24 Women Soccer Players Accuse Venezuela's Ex-Youth Coach of Sexual Abuse

The alleged abuse took place between 2013 and 2017 while Kenneth Zseremeta was coach of two women's youth soccer teams.
Deyna Castellanos of Venezuela
Deyna Castellanos of Venezuela runs with the ball during the FIFA U-17 Women's World Cup Quarter Final match between Mexico and Venezuela at Amman International Stadium on October 12, 2016 in Amman, Jordan. Photo by Boris Streubel - FIFA/FIFA via Getty Images.

Venezuelan prosecutors are seeking the arrest of a former national women's soccer coach on sexual abuse charges after a group of 24 players accused him of a litany of violations in an open letter.

The alleged physical, psychological, and sexual abuse occurred between 2013 and 2017 while Kenneth Zseremeta, now 55, served as coach of the women's U-17 and U-20 national soccer teams. 

“Although it sounds crazy, for us it was normal that our coach gave opinions, commented and questioned us about our sexuality and intimacy while we were still minors,” states the letter that was shared on social media this month by star player Deyna Castellanos.

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“Today we understand that these actions had the goal of manipulating us and making us feel guilty,” the letter adds.

Three days after the players published their letter on social media, Venezuela’s attorney general said he had obtained a warrant for the arrest of Zseremeta, and his former assistant Williams Pino, who is also named in the letter.

In separate statements, Zseremeta and Pino rejected the accusations and called for the public to respect the presumption of innocence. Zseremeta is Panamanian and left Venezuela in 2018. He noted that out of roughly 600 players who he coached in Venezuela, only 24 have made any form of accusation against him.

Pino said in his letter that he was outside of the country, and according to his LinkedIn profile, he has been coaching women’s soccer in the Dominican Republic. He asked why the players had waited so long to make the accusations and that they present evidence to support their claims.

The allegations come amid a global reckoning on abuse within women’s soccer that includes scandals in the United States, involving alleged sexual harassment by a coach of the women’s pro soccer league, and in Australia, where a prominent former player said she was groomed and preyed upon by older players early in her career.  

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The alleged abuse in Venezuela stands out for the victims’ youth and the rarity of women speaking out against sexual abuse in a region where the “Me Too” movement has struggled to gain traction due to the deeply ingrained chauvinistic culture.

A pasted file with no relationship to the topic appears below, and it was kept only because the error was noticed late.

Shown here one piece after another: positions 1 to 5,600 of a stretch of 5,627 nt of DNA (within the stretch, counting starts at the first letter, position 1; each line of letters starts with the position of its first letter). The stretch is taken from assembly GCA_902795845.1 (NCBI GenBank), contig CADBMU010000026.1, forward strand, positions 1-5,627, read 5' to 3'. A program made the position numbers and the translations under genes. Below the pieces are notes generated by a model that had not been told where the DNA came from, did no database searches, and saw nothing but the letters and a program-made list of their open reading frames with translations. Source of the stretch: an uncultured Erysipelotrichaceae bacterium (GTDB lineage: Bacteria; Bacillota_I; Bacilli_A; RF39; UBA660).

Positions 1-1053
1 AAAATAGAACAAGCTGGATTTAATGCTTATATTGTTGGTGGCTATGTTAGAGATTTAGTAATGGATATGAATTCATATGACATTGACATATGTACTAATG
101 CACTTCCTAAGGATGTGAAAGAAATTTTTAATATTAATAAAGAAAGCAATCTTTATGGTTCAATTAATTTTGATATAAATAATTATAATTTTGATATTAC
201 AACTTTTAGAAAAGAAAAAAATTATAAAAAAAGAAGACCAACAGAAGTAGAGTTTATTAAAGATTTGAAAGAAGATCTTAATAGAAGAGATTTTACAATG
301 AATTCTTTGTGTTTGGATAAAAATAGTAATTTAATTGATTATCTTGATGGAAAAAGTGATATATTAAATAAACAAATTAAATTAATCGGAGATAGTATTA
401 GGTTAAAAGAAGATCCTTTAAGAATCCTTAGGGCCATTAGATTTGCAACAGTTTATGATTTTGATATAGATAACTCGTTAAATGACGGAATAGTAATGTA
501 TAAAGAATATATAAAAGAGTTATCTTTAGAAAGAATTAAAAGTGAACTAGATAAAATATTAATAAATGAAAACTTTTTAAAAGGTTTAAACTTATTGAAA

According to the 24 players who signed the open letter, the abuse was constant while Zseremeta coached their teams, and while some suffered more than others, few were spared.

Heterosexual players were subjected to sexual insinuations, repeated comments about their physical appearance, unwanted massages and “other situations that definitely were not normal.” Meanwhile, LGBTQ players were threatened with being outed to their parents if they didn’t perform well, according to the letter.

In the most troubling allegation, the letter said that a player confided in her teammates in 2020 that Zseremeta began sexually abusing her in 2014 when she was only 14 years old, continuing until he was dismissed as coach three years later. 

“This has been news that for all of us has been very difficult to assimilate, to the extent that many of us feel guilty for having been so close to all this and not having noticed something so serious and reprehensible,” the letter says. 

“At the same time, the confession did not surprise us, as that was the kind of environment that the coach cultivated every day.”

Zseremeta allegedly took advantage of the fact that the pay the young player earned from her spot on the national team was often the family’s only source of income, which gave him power over her because she feared not being selected for the team.

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In response to the allegations, which quickly went viral and garnered an outpouring of support worldwide, Venezuela’s soccer federation issued a statement reaffirming its commitment to protecting the wellbeing of the players. The federation sent letters to regional and international soccer bodies, including FIFA, requesting an investigation of the coach’s actions and asking that he be prohibited from holding any job within soccer worldwide.

Zseremeta started coaching women’s soccer in Venezuela in 2008. He was fired in 2017 following a third-place tournament finish that he attributed to the poor nutrition levels of the players. At the time, the country was in the early stages of a deep economic recession that dramatically increased poverty and food insecurity. The coach said he was fired because he pointed out the crisis.

The swift indictment of the coach and his assistant is surprising in a country where the justice system is often slow or reticent to act. While the move was applauded by many, it also raised questions. “Three days after the accusation and the investigation is already done?” said a user on Twitter. 

In their letter, the players said that they had explored the possibility of filing a criminal complaint but ultimately decided that the public statement was the best avenue to achieve some form of justice.

“Many people might ask why it took us so long to say this,” they said. “This process has not been easy for us, but we have come to understand that as victims of abuse it is important to raise our voice, to defend the honor of our teammates, and for a person like this to never have the power to harm another girl or woman.”